Oily fish and crisp white wine is an example of contrast – the way in which different characters in the food and wine compliment one another. When it comes to pudding, you are looking to compliment the sweetness of the dessert with sweetness in the wine. In this instance a dessert wine is called for – alternatively, it is best to put your table wine to one side until you have finished the pudding and cleared the palate with some coffee. Drinking a table wine with sweet deserts is a grim ordeal; the pudding serves to coat the palate with overwhelming sugary sweetness, which renders a dry wine unpalatable.

Classic pairings:
Firstly, cast your mind back to the way in which local cuisine and wine have developed covalently. If you have to hazard a guess, try and pair a local dish with a local wine. For instance, a simple pasta dish is cause to open a bottle of inexpensive Italian red wine. These tend to have a higher acidity than other reds which, although perhaps unappealing when tasted in isolation, perfectly matches many local foodstuffs.

Generally if a wine and food are to be served together, the same wine can be used to great effect when preparing the dish – it allows the two to marry together.

Red wine with red meat, White wine with white meat:
Again, this is a good rule of thumb. However, you can afford to be more liberal here and shouldn’t really have any qualms about offering a white wine to a stubborn drinker to go alongside their steak. A mature Claret or Rhone with steak or game is a great matching. Don’t get complacent though – a sweet yet acidic fruit sauce, such as cranberry sauce, can tarnish this matching. Bear in mind that some white wines go well with reds; roast turkey perfectly compliments a red.

Sweet wines and blue cheese:
Savoury cheese and a sweet wine is a match made in heaven for many culinary enthusiasts. The idea is that the sweet and luscious features of the wine contrast beautifully with the potent, salty nature of the cheese. Sauternes and blue cheese or Port and Stilton are commonly cited examples.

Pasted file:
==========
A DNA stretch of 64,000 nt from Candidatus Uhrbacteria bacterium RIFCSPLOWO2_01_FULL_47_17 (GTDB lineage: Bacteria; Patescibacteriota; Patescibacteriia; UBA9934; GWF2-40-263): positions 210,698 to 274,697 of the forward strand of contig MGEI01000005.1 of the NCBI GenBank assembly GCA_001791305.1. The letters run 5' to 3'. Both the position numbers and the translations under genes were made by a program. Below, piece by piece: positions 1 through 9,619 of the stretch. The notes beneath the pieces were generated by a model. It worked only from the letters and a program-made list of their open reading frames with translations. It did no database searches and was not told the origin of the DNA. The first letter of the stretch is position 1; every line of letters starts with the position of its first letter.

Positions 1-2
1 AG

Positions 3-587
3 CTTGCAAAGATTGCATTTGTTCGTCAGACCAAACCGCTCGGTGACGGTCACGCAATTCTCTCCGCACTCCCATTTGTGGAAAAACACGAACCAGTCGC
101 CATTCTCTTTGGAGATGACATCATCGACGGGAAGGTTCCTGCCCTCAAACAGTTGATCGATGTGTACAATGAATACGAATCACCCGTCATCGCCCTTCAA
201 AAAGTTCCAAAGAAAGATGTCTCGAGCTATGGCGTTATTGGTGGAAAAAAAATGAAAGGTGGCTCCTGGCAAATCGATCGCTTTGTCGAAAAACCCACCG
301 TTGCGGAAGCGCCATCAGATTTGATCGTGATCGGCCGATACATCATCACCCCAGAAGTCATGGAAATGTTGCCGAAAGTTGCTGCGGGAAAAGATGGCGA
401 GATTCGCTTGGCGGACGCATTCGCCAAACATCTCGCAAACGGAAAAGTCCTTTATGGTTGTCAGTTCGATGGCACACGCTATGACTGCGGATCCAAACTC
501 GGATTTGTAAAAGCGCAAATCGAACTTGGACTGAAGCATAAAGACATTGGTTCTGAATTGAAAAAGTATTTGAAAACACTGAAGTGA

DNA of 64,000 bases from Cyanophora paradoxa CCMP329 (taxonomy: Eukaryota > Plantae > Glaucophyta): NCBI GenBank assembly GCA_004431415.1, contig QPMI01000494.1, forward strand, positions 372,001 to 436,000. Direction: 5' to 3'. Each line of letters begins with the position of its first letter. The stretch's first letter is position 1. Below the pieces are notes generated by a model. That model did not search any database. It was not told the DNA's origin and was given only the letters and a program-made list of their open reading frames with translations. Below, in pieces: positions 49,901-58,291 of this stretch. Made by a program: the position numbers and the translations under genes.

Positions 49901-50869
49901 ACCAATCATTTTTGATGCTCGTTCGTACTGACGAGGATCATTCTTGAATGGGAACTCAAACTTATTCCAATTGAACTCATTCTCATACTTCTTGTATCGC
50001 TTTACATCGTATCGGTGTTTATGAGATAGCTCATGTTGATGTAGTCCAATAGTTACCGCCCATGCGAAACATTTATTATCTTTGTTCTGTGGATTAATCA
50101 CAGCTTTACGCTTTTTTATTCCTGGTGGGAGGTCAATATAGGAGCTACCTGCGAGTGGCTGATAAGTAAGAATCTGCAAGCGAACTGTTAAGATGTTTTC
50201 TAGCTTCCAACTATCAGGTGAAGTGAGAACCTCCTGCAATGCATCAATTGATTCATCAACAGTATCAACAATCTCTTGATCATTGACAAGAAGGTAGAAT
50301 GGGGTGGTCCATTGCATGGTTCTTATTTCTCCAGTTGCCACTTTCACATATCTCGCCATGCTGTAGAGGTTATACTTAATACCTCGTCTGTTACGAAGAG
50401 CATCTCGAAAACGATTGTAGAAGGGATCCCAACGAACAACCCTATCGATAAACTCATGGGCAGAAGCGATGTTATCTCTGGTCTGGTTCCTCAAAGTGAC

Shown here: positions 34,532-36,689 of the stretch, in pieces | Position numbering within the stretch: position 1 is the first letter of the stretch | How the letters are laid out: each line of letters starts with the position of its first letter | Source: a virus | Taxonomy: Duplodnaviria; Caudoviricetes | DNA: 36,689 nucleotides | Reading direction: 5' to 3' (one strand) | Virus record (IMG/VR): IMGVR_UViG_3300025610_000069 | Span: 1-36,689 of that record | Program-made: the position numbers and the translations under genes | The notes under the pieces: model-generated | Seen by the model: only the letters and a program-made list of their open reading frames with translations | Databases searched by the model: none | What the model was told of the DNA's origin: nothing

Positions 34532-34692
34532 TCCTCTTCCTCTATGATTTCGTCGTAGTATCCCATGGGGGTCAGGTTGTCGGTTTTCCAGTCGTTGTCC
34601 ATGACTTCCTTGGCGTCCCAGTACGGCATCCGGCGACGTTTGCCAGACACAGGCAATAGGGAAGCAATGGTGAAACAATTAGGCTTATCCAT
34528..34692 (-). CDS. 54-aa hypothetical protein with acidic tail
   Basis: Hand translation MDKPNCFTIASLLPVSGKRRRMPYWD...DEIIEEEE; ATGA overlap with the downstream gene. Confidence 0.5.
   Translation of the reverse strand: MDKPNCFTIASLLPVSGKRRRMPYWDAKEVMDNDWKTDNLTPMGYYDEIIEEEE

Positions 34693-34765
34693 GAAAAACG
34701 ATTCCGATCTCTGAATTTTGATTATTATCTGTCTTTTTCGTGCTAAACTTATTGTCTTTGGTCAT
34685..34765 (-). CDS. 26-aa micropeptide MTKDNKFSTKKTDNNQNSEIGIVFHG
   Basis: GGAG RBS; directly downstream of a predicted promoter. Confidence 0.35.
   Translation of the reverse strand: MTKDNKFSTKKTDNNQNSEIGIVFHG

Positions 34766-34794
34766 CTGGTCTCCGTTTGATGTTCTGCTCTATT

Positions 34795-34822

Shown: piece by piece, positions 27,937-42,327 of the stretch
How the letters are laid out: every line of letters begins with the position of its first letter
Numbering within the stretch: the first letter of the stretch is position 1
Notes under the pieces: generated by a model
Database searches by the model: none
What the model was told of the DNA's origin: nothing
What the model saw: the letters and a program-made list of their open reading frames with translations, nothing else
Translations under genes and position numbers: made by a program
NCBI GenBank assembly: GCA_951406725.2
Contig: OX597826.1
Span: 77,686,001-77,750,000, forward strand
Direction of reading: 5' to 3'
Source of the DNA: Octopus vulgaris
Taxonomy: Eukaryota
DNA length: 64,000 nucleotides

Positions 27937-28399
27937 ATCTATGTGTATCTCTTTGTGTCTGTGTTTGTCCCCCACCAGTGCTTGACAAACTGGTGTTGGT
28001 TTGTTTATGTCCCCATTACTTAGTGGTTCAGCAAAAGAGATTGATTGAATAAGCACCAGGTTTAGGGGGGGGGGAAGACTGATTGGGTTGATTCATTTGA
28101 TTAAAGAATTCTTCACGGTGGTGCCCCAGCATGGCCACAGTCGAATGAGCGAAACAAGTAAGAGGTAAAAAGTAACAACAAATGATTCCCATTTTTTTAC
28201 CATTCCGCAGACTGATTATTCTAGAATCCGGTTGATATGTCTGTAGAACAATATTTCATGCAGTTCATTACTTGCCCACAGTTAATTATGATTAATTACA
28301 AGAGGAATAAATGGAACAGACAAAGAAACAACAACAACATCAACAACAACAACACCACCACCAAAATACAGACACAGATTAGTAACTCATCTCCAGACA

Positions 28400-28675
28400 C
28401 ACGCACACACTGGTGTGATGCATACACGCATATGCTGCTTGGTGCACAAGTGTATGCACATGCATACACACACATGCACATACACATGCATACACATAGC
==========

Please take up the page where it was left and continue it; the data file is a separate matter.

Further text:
Difficult foods:
There are some foods that are infuriatingly difficult to pair with any wine imaginable. Chocolate is a prime example, though it is puzzling why people even attempt this feat in the first place. Coffee is a far better substitute here.

Eggs and egg dominated dishes are another wine pairing hazard. Here it is best to opt for a well-balanced white wine, neither too rich nor too acidic.

Acidic foods such as vinaigrette dressings or tomatoes are tackled with the old maxim of “fight fire with fire”. Match the acidity of the food with equally acidic wines. Beaujolais wine can be put to work here, too – the acidity of the food diminishes some of the tartness in the wine, allowing the fruit to become more noticeable.

Finally, world foods, especially spicy dishes, can pose a problem. However, with a bit of detective work you will probably be able to find a pairing that suits you – Alsace wine works very well with many Thai dishes.

In short:
  • Watch out for the bad combinations – otherwise, food and wine generally work well together. Anything else is simply heightening the experience to a new level.
  • Try and cater for your guests; if they do not enjoy a given wine then do not impose it upon them, even if it is a textbook match for the dish at hand.
  • Taste is subjective, though there is some consensus among most people. If you like Riesling with your beef, then stand up for yourself! Some people like peanut butter and ketchup sandwiches, or so I am led to believe.